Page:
A Supplier Classification Taxonomy
We understand the importance of using the most appropriate taxonomy for the analysis being undertaken. For a supplier spend analysis, the supplier record is enhanced by appending a vCode classification which describes the supplier’s main trade activity. It is derived by matching the supplier name and address details to Spikes Cavell’s reference database of suppliers, the Experian business universe and web research by our database operations team.
Spend analysis tools which automatically classify spend by matching finance codes and product descriptions that are derived from an organisation’s internal finance codes to a common classification taxonomy, such as UNSPSC, have emerged in recent years. This can be a very cost-effective approach to solving the problem, provided that there is a high level of confidence that the finance codes and product descriptions allocated by buyers have a high level of accuracy and completeness. If not, the hidden cost of inaccurate analysis or the manual effort required to correct the classifications can be significant.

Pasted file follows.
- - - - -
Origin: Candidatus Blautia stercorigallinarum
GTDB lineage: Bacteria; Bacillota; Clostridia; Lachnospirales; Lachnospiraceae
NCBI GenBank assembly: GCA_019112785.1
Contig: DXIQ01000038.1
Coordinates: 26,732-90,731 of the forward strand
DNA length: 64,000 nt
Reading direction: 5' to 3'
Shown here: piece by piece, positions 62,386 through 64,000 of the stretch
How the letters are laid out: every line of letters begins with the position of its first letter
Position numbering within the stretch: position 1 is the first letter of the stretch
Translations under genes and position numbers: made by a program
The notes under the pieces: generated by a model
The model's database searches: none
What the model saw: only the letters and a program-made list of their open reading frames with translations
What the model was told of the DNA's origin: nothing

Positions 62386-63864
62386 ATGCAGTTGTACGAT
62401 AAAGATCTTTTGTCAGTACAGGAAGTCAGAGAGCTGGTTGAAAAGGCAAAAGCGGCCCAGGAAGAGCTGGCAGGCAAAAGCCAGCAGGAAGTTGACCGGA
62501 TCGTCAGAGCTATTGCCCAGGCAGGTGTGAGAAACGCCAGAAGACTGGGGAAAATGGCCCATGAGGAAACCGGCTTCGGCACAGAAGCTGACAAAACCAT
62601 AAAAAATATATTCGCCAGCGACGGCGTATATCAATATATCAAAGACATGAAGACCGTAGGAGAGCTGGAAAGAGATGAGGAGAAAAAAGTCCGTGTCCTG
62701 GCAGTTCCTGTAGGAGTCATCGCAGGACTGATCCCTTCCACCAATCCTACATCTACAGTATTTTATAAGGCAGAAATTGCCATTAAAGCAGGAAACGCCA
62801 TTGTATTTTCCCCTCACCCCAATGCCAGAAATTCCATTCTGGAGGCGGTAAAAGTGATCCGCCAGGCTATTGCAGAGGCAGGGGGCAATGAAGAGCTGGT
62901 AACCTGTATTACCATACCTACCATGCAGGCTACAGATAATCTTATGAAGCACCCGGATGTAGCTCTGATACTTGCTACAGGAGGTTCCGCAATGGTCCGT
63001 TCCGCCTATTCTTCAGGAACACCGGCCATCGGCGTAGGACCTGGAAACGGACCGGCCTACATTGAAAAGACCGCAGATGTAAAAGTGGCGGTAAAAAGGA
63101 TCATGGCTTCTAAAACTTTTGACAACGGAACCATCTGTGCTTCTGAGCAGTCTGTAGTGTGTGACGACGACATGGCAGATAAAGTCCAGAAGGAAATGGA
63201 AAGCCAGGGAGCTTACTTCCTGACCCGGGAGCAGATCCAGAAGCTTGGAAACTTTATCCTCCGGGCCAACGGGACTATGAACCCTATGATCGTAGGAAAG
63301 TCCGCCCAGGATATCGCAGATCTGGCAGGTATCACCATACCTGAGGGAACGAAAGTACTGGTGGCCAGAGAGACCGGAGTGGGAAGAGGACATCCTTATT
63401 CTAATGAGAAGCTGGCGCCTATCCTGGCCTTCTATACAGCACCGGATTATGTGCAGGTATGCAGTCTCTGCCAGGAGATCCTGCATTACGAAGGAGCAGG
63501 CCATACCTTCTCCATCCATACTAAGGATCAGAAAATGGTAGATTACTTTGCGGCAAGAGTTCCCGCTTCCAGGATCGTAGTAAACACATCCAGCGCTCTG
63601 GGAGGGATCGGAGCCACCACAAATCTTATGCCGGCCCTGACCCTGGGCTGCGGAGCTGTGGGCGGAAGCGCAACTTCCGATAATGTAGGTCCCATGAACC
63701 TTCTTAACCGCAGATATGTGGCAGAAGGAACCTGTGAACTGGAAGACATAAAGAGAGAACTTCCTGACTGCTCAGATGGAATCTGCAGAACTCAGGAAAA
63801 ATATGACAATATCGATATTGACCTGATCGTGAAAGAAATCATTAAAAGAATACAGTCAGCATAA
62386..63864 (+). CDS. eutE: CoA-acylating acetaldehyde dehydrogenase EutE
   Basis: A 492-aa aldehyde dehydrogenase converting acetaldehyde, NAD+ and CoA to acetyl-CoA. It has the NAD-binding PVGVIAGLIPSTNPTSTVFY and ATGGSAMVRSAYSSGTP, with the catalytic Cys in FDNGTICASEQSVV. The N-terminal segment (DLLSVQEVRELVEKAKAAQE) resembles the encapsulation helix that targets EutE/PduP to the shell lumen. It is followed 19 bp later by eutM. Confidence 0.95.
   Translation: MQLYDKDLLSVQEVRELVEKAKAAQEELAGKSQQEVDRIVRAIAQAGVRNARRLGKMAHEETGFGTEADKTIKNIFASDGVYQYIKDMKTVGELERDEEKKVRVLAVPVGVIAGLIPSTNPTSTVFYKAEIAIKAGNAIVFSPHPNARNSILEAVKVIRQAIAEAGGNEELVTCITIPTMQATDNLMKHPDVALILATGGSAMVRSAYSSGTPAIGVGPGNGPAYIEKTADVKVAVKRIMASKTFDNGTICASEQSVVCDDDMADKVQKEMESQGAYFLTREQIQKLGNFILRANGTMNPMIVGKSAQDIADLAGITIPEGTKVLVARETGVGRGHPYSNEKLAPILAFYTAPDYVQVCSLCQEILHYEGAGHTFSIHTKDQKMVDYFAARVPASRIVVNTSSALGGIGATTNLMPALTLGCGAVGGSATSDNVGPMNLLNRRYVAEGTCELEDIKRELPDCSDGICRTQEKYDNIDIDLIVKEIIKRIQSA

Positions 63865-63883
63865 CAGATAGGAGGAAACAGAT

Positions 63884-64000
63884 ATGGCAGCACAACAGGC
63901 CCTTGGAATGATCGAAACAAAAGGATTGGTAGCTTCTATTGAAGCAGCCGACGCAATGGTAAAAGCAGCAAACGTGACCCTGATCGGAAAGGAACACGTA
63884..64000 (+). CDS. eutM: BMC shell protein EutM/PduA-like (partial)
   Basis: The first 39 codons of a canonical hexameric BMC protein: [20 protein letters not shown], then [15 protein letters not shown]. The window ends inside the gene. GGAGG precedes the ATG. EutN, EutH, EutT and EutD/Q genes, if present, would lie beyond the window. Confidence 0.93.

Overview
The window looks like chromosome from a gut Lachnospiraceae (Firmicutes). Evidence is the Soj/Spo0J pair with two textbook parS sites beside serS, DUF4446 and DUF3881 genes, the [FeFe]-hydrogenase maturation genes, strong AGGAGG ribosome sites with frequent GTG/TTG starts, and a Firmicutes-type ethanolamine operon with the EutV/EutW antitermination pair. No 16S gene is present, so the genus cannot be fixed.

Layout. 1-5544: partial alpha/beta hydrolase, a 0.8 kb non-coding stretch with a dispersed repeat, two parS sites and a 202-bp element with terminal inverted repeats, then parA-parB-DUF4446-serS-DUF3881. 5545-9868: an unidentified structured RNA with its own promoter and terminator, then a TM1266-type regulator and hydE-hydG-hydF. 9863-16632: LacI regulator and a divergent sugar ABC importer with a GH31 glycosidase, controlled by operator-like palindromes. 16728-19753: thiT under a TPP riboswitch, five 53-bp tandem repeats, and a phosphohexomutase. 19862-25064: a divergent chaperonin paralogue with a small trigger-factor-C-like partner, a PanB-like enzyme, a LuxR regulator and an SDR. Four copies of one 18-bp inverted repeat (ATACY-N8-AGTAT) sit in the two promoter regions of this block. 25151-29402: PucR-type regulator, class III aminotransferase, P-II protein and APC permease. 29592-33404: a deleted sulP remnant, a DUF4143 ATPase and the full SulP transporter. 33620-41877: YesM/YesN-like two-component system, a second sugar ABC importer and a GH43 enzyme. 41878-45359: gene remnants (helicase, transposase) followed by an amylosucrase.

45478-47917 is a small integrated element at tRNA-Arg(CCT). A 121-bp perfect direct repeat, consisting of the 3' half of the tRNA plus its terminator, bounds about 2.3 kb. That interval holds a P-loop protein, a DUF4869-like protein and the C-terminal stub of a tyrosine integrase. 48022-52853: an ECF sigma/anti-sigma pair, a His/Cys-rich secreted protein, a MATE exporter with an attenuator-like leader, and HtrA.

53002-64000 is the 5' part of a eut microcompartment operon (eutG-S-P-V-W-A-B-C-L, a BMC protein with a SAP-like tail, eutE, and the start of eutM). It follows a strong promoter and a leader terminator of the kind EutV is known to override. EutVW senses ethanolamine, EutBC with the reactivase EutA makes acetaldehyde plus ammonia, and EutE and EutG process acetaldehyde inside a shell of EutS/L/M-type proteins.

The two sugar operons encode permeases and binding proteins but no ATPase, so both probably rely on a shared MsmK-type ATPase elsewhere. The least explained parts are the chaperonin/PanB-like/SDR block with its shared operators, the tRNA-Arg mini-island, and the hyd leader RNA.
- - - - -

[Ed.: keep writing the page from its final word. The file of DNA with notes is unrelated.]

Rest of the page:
That’s why Spikes Cavell starts with a supplier classification that provides a reliable proxy for the area of spend with Observatory report functionality and then provides functionality that allows users to drill through to the line level detail as it appears in the original data provided for more information. This means that where the underlying data is complete and accurate, such as that which has been derived from catalogue based purchases within an eProcurement system, the detail is available. Where it is not, the vCode supplier classification provides a reliable proxy for the area of spend.
The 3 level vCode taxonomy was created by Spikes Cavell to describe the primary business activities of suppliers. Its development was based on over 8 years of classifying suppliers, input from procurement category specialists and a review of all other available taxonomies. As vCode is owned and managed by Spikes Cavell, it will continue to evolve over time as the spending habits of our customer’s change and new requirements are established.
To assist with this new taxonomy, a vCode Wiki has been developed to provide definitions of each vCode category and to help you to decide which categories are most relevant for your analysis.
We have experience of working with many other taxonomies and have created cross-walks between vCode and many other sector and industry standard classification taxonomies. Reports based on these taxonomies are available within the Observatory to make it easy to produce annual statutory reports.